My parents would occasionally ask to me sleep in their room along with them and like most grown men I would dole out these self righteous excuses involving “the want of privacy” or “I’m old to sleep with my parents” every time to just stay back at my room. It wasn’t just that I had outgrown the charm of snuggling in the mini-bed under my parent’s bed once in a while, with time I had somehow outgrown the experience of spending time with them.
I didn’t realize that every time I turned them down, I was taking their love for granted because it was available in such abundance at free of cost for me to overlook.

There was a time in my life, after a showdowns everytime,  dad would suggest that I got out of the house in a not so calm fashion. Truth be told, it took an asshole of my magnitude to bring that out of an otherwise peace loving man. I was never quite the model offspring and had dedicated a good amount of my post teen years to reminding my parents about the flip side to procreation. He obviously didn’t mean it— I hoped every time I was told to leave the house —for these were everyday occurrences under a roof housing an aging father, a son at the brink of his manhood and their combined egos, the size of a meteor. It’s not till when the frequency of these outbursts increased, that I began looking at these as more than just domestic outbursts. When the same words kept repeating, I could get a sense of where they were coming from. It was never a question of whether he loved me or not, he obviously did. But the fatigue of resigning to the fact that he couldn’t get me to do things differently was starting to show, along with his anxiety for my ability to take care of myself. The very everydayness that was supposed to cement most  families together, was forming fissures in between.

Our cat and mouse dynamic was fast turning into an uglier beast of indifference. We needed some sort of an intervention. Probably, separation. Some objective distance to stop taking each other for granted and cultivate some respect back. Obviously, the proximity wasn’t helping.

It was around this time that I was on my notice period and look out for my next job, when an exciting profile came my way from Bangalore. And it didn’t take me long to decide. And before my parents could come to terms, I had already relocated. And like that, I was in a new city for the first time away from home. And my parents were away from me for the first time . This was the reality check I needed. Privacy and “me time” were scattered at every step, every nook and every corner. It was like life decided to make a dear wish into a bad joke by giving it in abundance, till a point it almost became a curse. I learnt that charm of being alone was a thing of relative appeal. My “me time” worked only with togetherness, not in isolation. Without the togetherness, it just felt like a king in a marooned kingdom .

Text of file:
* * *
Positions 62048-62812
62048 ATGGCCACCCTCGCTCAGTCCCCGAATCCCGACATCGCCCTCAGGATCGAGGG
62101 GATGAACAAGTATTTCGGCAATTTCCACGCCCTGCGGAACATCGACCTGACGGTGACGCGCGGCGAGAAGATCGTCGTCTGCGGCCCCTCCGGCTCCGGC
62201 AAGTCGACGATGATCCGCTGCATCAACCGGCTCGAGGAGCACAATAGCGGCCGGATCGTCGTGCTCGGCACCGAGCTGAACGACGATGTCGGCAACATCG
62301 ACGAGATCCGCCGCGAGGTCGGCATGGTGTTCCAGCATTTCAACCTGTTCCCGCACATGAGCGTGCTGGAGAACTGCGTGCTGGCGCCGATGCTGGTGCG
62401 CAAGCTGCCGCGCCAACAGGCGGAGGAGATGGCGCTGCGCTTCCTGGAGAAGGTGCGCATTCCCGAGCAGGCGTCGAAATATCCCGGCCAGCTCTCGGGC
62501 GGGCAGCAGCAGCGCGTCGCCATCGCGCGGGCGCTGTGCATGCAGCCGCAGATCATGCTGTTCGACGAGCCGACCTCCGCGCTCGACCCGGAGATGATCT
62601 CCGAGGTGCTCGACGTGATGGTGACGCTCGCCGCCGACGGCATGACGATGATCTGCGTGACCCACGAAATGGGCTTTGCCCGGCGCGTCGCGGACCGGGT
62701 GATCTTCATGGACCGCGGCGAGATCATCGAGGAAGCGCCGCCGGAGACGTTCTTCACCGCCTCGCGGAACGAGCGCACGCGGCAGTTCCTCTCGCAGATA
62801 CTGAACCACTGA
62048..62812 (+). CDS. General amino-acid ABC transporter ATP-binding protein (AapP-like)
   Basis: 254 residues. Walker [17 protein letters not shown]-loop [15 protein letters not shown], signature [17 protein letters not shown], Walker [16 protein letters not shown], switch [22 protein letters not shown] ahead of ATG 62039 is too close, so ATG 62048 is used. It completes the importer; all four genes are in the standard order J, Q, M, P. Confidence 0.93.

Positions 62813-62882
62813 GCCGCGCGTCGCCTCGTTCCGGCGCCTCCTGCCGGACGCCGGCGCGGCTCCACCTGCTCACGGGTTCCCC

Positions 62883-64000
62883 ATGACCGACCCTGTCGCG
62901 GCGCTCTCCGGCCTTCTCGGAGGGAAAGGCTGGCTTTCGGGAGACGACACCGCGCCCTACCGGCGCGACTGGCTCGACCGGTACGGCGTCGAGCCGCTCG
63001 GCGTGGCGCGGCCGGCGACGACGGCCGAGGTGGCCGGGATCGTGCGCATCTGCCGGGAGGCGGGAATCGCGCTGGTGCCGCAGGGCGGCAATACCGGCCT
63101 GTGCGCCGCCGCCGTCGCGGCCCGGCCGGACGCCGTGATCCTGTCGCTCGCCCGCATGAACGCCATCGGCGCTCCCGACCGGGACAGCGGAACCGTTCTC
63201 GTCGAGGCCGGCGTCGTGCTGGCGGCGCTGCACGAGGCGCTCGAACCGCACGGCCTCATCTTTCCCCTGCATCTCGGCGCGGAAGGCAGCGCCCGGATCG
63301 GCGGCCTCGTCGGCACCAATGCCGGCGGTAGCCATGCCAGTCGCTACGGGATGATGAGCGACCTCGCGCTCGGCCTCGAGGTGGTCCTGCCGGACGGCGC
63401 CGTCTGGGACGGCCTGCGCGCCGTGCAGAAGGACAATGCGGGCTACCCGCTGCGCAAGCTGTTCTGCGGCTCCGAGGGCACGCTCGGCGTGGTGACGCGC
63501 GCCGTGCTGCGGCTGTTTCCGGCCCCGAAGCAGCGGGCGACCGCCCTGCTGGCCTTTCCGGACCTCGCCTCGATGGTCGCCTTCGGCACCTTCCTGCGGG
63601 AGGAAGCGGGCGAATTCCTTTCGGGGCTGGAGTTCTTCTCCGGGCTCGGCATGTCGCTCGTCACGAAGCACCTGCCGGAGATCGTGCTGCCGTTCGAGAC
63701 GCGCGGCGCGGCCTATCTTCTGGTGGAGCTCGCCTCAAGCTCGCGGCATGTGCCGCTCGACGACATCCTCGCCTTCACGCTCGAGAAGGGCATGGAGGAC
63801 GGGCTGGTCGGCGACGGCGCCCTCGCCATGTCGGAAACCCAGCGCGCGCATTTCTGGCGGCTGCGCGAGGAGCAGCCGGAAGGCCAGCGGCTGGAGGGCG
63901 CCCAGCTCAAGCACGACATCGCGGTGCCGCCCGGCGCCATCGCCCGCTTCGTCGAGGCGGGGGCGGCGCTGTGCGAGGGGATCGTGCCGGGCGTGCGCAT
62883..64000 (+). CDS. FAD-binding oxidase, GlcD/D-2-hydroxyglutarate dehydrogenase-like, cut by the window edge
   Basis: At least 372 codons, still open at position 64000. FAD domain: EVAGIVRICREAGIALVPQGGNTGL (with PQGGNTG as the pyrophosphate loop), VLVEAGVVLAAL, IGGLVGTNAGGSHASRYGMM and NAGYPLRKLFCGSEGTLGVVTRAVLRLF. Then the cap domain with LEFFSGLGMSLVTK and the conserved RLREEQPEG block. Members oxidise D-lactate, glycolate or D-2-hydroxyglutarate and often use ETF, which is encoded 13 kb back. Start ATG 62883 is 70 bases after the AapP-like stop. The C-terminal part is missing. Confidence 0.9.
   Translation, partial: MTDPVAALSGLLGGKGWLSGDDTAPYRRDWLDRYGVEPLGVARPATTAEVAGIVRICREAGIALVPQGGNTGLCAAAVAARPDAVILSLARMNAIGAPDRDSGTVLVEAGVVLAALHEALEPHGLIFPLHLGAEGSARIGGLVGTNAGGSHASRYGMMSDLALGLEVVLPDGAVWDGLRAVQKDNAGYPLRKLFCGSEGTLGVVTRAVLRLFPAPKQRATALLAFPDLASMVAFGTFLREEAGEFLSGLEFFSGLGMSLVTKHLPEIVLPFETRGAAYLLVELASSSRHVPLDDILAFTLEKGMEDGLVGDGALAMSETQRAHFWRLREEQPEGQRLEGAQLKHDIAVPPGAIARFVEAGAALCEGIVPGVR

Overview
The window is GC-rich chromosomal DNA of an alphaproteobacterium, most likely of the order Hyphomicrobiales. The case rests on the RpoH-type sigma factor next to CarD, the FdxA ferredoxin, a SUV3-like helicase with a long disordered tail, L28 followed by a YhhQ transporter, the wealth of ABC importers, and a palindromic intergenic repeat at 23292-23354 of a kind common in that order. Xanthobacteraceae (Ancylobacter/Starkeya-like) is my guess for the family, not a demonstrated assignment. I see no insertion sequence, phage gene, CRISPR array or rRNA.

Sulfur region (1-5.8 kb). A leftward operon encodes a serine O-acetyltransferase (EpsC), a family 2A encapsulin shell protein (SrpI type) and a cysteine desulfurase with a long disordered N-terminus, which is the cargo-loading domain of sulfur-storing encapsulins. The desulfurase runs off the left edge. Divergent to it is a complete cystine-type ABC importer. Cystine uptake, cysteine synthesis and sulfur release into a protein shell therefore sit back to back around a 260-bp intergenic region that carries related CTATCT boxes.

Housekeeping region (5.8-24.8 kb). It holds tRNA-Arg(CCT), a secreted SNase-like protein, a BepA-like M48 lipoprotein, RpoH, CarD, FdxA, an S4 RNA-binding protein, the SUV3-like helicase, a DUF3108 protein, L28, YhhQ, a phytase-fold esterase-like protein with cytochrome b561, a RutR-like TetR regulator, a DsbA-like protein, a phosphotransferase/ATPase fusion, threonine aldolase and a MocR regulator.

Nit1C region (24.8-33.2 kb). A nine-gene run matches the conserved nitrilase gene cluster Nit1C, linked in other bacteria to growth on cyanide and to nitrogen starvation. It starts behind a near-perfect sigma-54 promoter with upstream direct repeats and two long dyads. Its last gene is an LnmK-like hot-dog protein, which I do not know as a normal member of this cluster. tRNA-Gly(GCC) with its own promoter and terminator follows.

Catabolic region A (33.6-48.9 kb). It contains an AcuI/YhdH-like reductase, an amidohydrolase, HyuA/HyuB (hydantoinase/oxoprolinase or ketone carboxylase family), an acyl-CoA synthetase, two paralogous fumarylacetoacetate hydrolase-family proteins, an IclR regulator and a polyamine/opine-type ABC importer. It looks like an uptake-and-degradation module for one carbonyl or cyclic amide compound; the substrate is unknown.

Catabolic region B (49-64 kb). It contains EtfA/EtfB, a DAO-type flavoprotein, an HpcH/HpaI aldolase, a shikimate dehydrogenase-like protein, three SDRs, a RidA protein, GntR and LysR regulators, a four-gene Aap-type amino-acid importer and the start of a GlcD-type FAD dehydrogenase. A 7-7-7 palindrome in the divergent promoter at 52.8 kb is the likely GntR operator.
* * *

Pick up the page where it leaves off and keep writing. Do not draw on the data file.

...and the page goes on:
A few hours of shopping for home appliances did what a lifetime of delicious home made meals, ironed clothes, a comfortable home and selfless parenting couldn’t. It made me realize the value of my parents for the very first time in life. I knew what I had had. The cushions around me that had always protected me, were suddenly not there. There was no one to take for granted. Every phone call from home became important. Dad seemed to miss me and I could feel his respect. It was strange that my conversations with my mom over phone were longer now than the ones we had at home. My sister and I were the closest that we had been in a long time.

Maybe  every family is only a hiccup of a circumstance away from closeness.

This time when I was home, mom and dad’s faces lit up. It was late in the night when my bus had come. They were well past their bed time, but they were so overwhelmed.We spoke for a while before the two of them hit the bed. It’s not like I had energy to pull an all nighter either. I went to my room by instinct. I was in my sanctuary after a month. But it didn’t feel the same. On second thought, I went to my parent’s, pulled out the mini-bed from under theirs and assumed the “run over frog on a highway” pose to sleep. It felt peaceful. Being with them was positively better than “me time”.Those few minutes before sleep that day were among the most precious ones in my life. That moment life had come a full circle.I can’t make blanket statement on behalf of other families, but it looks like some some good old distance brought mine together, closer than before.